Gene expression relies on interplay among cis elements, chromatin domains, and genome architecture. The latter is of intense interest as ~10% of human diseases may arise from defects in genome topology that impact gene expression. Genomes divide into conserved, Mb-sized topologically associated domains (TADs) that are further subdivided into cell type-specific loops between promoter and enhancers (regulatory loops) or between CTCF binding elements (structural loops). In addition, chromatin architecture can be shaped by tissue-specific boundary elements (BEs) that divide active and inactive regions of transcription. These two types of domains tend to associate spatially, perhaps through homotypic chromatin interactions. Foundational questions remain about mechanisms of genome architecture reorganization and its impact on gene expression during cellular differentiation. Answers to these questions have important implications because disease-associated variants in the human genome can disrupt CTCF sites or BEs, enabling aberrant communication between enhancers and alternative promoters that normally partition into separate architectural domains. The co-PIs have approached relationships between genome topology and gene regulation by focusing on the mouse Tcrb antigen receptor locus for several reasons, including: (i) it is a physiological model of manageable complexity (ii) its architecture and transcription are dynamically regulated during T cell development, (iii) it divides into alternating chromatin domains, (iv) changes in topology and transcription are critical for Tcrb assembly by long-range recombination, and (v) its recombination center (RC) has a simple regulatory landscape with one enhancer that communicates with two promoters to initiate all aspects of Tcrb assembly. The PIs' recent collaborations have provided important clues into the dynamics of Tcrb structure at a low level of resolution, but insights into mechanisms that sculpt the observed architectural changes are still lacking. These and other data support their hypothesis that developmental switches between inactive and active Tcrb conformations are orchestrated by tissue- and stage-specific changes in the binding of CTCF to cornerstone elements and by the transcription status of individual gene segments, which cooperate to compartmentalize Tcrb into distinct structural domains and drive homotypic interactions that facilitate long-range Tcrb gene assembly. To test foundational aspects of their hypothesis, the PIs propose to elucidate detailed topologies of active versus inactive Tcrb loci (Aim 1), assess whether transcription status and homotypic chromatin interactions shape Tcrb conformations (Aim 2), and determine mechanisms by which CTCF elements direct Tcrb topology (Aim 3). The co-PIs will monitor multiple physiological readouts (topology, transcription, chromatin, and recombination) to gain unprecedented insights into mechanistic relationships among genome architecture, gene expression, DNA recombination, and factors that sculpt primary lymphocyte antigen receptor gene repertoires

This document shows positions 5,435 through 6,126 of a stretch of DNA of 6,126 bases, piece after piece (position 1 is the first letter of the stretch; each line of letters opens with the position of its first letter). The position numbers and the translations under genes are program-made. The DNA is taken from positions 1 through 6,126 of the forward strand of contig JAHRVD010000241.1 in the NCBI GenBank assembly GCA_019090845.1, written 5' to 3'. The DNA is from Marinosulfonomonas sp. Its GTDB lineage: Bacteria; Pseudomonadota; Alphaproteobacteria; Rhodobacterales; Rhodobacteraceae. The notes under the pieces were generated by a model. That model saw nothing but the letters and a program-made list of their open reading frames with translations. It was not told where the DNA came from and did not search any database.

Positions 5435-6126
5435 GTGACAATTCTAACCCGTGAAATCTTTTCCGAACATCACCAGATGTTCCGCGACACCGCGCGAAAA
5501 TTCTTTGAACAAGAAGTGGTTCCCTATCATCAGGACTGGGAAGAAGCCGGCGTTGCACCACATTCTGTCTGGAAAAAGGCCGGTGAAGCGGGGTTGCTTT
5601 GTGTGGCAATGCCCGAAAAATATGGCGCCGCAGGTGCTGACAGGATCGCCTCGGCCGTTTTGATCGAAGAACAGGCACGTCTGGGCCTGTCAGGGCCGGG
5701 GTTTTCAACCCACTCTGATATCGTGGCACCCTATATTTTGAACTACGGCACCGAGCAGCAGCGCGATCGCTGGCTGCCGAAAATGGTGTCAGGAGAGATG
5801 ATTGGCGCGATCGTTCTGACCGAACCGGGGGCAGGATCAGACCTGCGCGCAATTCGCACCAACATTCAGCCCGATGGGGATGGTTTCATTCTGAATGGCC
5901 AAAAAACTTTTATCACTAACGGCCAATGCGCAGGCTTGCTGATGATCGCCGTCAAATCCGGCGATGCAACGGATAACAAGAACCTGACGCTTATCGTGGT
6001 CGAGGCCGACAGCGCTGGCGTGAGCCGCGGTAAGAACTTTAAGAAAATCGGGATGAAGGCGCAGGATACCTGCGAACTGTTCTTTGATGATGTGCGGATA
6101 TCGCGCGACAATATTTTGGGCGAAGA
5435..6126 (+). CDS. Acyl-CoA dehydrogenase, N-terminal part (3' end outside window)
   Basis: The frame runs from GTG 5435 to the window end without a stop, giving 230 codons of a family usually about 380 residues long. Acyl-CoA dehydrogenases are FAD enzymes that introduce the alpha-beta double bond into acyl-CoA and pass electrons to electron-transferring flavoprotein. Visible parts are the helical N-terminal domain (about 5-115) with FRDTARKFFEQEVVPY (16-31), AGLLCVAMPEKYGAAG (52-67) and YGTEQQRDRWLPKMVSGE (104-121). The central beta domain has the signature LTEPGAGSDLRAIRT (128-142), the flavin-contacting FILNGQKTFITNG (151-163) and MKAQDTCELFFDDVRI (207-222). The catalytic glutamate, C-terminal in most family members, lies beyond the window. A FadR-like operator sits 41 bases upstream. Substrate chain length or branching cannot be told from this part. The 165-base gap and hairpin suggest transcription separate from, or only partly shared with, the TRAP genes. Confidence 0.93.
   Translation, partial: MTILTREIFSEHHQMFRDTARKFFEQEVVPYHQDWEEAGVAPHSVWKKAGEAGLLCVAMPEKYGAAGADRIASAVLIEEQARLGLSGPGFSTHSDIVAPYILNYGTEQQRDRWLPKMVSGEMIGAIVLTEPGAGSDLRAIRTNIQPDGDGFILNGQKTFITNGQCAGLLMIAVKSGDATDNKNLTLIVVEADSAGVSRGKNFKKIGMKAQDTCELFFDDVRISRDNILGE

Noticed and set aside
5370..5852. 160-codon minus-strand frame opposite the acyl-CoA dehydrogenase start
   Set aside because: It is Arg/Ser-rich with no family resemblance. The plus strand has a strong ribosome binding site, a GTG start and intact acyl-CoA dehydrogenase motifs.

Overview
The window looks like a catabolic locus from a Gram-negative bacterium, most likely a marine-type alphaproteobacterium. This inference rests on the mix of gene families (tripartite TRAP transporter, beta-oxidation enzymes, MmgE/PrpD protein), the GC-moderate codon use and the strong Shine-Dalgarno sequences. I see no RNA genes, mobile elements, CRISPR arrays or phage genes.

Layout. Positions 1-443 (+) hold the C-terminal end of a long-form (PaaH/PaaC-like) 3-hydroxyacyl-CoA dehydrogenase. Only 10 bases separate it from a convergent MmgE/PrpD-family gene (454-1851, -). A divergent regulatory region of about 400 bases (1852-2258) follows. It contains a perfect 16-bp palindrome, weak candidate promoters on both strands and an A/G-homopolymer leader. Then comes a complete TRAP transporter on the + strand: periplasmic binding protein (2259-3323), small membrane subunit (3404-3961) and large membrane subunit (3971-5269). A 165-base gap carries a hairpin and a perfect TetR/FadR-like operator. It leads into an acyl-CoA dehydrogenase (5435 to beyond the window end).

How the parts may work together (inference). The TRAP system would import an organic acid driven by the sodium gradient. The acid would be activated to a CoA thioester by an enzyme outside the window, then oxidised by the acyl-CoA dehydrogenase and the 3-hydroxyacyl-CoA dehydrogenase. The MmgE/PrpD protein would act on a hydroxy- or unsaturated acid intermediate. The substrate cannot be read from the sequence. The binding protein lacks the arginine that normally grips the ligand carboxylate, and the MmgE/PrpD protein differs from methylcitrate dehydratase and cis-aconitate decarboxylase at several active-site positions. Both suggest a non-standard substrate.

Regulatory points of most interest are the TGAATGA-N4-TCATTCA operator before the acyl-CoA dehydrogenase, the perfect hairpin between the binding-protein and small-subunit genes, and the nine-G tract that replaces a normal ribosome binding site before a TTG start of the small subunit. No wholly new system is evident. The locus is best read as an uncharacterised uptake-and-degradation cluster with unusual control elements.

The genome is folded into a compact three-dimensional structure in order to fit in the cellular nucleus. The precise topology of a given stretch of DNA is now known to play a key role in regulating the expression of genes within that region; however, the rules governing topological changes that occur during development or cellular activation remain vague. The proposed studies will decipher these rules for a large, multicomponent locus that encodes one chain of the T cell antigen receptor, where topological changes regulate its assembly during thymocyte development.